The IMF Executive Board comprising 24 directors headed by Managing Director Christine Lagarde will have to approve the third tranche after reviewing the IMF mission’s recent on Sri Lanka.
Normally this is being done couple weeks after the IMF spring meetings in Washington in April, but this time there was a delay till June this year.
IMF has warned on the impact of “external factors” on the Sri Lankan economy stating that the government had to strictly follow commitments made under a three-year Extended Fund Facility (EFF) agreement.
According to IMF statement, Sri Lanka’s international reserves had fallen short of projected targets. Progress on implementing “structural benchmarks” and some of the “reforms”—i.e., the sale of state owned enterprises—was “behind intended timelines.”
By February, the reserves recovered to $5.6 billion, according to the Central Bank, but Sri Lanka will require $7 billion by 2019 to cover loans and bridge rising fiscal deficit
The IMF mission said it had met Sri Lankan authorities and “discussed decisive actions to maintain the reform momentum in light of the uncertain external environment.”
The IMF noted that by 2019, the country needs to repay $3.99 billion to foreign creditors. Foreign reserves fell to $4.23 billion in November 2016.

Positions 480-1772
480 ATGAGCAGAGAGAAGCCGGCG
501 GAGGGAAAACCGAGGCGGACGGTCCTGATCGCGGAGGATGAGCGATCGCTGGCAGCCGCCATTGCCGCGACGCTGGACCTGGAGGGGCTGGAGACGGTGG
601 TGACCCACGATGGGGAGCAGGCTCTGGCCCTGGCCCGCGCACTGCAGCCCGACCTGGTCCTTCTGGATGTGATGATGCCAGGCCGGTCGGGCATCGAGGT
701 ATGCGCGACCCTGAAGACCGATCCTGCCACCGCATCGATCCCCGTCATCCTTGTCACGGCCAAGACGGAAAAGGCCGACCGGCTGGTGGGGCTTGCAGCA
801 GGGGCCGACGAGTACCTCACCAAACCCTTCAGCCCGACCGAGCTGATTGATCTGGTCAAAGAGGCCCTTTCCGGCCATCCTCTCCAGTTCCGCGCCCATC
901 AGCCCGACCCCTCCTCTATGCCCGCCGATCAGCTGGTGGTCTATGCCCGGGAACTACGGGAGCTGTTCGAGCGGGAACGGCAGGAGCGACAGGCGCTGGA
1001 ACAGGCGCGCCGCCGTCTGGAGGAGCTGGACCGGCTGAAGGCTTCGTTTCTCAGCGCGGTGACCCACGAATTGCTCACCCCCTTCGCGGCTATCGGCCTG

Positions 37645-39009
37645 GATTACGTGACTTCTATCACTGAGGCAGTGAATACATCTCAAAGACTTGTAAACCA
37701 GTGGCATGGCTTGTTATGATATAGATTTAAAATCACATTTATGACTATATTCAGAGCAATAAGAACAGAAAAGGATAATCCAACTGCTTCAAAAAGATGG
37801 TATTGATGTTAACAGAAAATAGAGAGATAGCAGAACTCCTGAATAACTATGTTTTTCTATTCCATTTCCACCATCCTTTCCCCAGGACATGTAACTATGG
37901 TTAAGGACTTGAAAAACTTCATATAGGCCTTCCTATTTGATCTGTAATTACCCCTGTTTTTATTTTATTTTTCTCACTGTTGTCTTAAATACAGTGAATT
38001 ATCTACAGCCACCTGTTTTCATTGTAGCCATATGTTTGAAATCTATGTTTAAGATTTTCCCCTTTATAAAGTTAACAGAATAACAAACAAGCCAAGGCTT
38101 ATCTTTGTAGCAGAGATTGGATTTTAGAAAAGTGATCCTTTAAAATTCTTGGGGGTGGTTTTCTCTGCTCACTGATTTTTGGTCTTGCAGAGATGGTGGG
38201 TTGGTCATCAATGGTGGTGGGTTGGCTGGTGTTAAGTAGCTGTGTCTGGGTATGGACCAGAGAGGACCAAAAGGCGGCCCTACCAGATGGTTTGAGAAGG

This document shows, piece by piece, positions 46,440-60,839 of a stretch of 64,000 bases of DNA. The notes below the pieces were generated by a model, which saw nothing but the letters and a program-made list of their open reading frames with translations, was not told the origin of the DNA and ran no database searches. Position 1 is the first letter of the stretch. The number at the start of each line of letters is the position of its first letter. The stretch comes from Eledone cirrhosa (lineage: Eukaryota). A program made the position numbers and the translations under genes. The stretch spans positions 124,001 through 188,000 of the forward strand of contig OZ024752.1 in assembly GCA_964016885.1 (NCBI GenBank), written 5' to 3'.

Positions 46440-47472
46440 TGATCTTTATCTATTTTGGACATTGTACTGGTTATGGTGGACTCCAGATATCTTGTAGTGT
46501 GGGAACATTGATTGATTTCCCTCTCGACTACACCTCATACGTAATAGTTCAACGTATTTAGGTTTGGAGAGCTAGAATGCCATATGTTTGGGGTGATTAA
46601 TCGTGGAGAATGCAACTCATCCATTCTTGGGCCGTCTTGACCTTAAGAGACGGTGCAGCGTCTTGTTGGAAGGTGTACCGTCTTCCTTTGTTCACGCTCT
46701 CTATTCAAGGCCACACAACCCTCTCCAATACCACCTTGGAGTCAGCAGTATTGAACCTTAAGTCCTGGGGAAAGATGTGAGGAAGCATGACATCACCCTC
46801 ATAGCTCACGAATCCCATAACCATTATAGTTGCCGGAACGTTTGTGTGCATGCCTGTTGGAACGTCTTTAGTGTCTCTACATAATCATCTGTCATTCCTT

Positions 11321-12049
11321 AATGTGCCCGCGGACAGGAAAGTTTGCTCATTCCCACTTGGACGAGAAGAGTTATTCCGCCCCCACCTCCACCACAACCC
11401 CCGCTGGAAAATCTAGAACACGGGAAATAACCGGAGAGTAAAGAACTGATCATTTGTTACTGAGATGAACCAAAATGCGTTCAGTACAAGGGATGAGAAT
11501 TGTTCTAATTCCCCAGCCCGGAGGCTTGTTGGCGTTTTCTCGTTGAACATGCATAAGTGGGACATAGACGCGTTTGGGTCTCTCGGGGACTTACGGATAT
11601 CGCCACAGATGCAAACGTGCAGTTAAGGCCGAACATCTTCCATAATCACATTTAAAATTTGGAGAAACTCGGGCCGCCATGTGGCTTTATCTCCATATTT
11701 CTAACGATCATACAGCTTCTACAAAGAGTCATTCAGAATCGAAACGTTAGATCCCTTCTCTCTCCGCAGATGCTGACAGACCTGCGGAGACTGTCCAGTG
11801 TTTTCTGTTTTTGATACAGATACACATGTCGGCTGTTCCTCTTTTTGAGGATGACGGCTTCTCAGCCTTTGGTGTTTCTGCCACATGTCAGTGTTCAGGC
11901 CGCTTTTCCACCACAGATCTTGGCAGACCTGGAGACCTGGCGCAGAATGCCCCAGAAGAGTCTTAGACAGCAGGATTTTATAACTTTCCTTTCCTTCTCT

According to the EFF agreement, Ceylon Petroleum Corporation (CPC) and the Ceylon Electricity Board (CEB) are required to have formula that will allow them to recover costs according to the changes in the international energy markets.
A formula also supposed to be applied for water once the Public Utilities Commission of Sri Lanka (PUCSL) starts regulating that segment as well.
The government is also pushing ahead with restructuring state-owned enterprises despite the risk of a political backlash.
It announced in late March the first steps toward the privatization of “strategic assets” such as Ceylon Petroleum Corp., the Ceylon Electricity Board, the Sri Lanka Ports Authority and Sri Lankan Airlines.
Finance Ministry officials have also discussed the sale of “nonstrategic assets” ranging from a five-star hotel Hilton to Lanka Hospitals, formerly known as Apollo Hospitals.